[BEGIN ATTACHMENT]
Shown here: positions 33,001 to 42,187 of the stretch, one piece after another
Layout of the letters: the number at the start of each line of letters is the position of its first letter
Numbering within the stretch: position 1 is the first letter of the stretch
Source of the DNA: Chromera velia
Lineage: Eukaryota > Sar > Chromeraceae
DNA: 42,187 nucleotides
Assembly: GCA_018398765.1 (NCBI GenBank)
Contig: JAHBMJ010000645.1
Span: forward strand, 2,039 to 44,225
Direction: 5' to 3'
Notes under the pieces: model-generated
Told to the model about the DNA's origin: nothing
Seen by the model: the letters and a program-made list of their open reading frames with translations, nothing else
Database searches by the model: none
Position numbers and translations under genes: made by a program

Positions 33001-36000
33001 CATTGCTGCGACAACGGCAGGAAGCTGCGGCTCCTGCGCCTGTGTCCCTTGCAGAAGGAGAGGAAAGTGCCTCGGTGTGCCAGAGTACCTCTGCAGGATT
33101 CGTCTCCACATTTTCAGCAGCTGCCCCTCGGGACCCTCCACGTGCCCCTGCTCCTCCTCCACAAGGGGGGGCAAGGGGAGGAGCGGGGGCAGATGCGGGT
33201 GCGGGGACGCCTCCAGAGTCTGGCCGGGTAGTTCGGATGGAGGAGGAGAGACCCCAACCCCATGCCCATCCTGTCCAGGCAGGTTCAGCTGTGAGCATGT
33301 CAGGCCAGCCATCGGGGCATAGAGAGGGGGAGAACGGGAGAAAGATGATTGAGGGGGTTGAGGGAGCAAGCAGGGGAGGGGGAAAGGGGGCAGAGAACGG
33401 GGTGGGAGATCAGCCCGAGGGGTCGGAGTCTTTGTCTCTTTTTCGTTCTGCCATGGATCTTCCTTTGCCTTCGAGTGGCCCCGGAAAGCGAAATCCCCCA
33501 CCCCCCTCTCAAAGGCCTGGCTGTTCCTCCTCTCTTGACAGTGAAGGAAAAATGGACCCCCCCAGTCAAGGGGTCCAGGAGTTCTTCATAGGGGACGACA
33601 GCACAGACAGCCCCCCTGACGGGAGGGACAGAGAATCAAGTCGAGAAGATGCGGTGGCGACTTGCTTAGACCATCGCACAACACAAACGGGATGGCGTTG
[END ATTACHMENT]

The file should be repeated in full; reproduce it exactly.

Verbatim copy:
Shown here: positions 33,001 to 42,187 of the stretch, one piece after another
Layout of the letters: the number at the start of each line of letters is the position of its first letter
Numbering within the stretch: position 1 is the first letter of the stretch
Source of the DNA: Chromera velia
Lineage: Eukaryota > Sar > Chromeraceae
DNA: 42,187 nucleotides
Assembly: GCA_018398765.1 (NCBI GenBank)
Contig: JAHBMJ010000645.1
Span: forward strand, 2,039 to 44,225
Direction: 5' to 3'
Notes under the pieces: model-generated
Told to the model about the DNA's origin: nothing
Seen by the model: the letters and a program-made list of their open reading frames with translations, nothing else
Database searches by the model: none
Position numbers and translations under genes: made by a program

Positions 33001-36000
33001 CATTGCTGCGACAACGGCAGGAAGCTGCGGCTCCTGCGCCTGTGTCCCTTGCAGAAGGAGAGGAAAGTGCCTCGGTGTGCCAGAGTACCTCTGCAGGATT
33101 CGTCTCCACATTTTCAGCAGCTGCCCCTCGGGACCCTCCACGTGCCCCTGCTCCTCCTCCACAAGGGGGGGCAAGGGGAGGAGCGGGGGCAGATGCGGGT
33201 GCGGGGACGCCTCCAGAGTCTGGCCGGGTAGTTCGGATGGAGGAGGAGAGACCCCAACCCCATGCCCATCCTGTCCAGGCAGGTTCAGCTGTGAGCATGT
33301 CAGGCCAGCCATCGGGGCATAGAGAGGGGGAGAACGGGAGAAAGATGATTGAGGGGGTTGAGGGAGCAAGCAGGGGAGGGGGAAAGGGGGCAGAGAACGG
33401 GGTGGGAGATCAGCCCGAGGGGTCGGAGTCTTTGTCTCTTTTTCGTTCTGCCATGGATCTTCCTTTGCCTTCGAGTGGCCCCGGAAAGCGAAATCCCCCA
33501 CCCCCCTCTCAAAGGCCTGGCTGTTCCTCCTCTCTTGACAGTGAAGGAAAAATGGACCCCCCCAGTCAAGGGGTCCAGGAGTTCTTCATAGGGGACGACA
33601 GCACAGACAGCCCCCCTGACGGGAGGGACAGAGAATCAAGTCGAGAAGATGCGGTGGCGACTTGCTTAGACCATCGCACAACACAAACGGGATGGCGTTG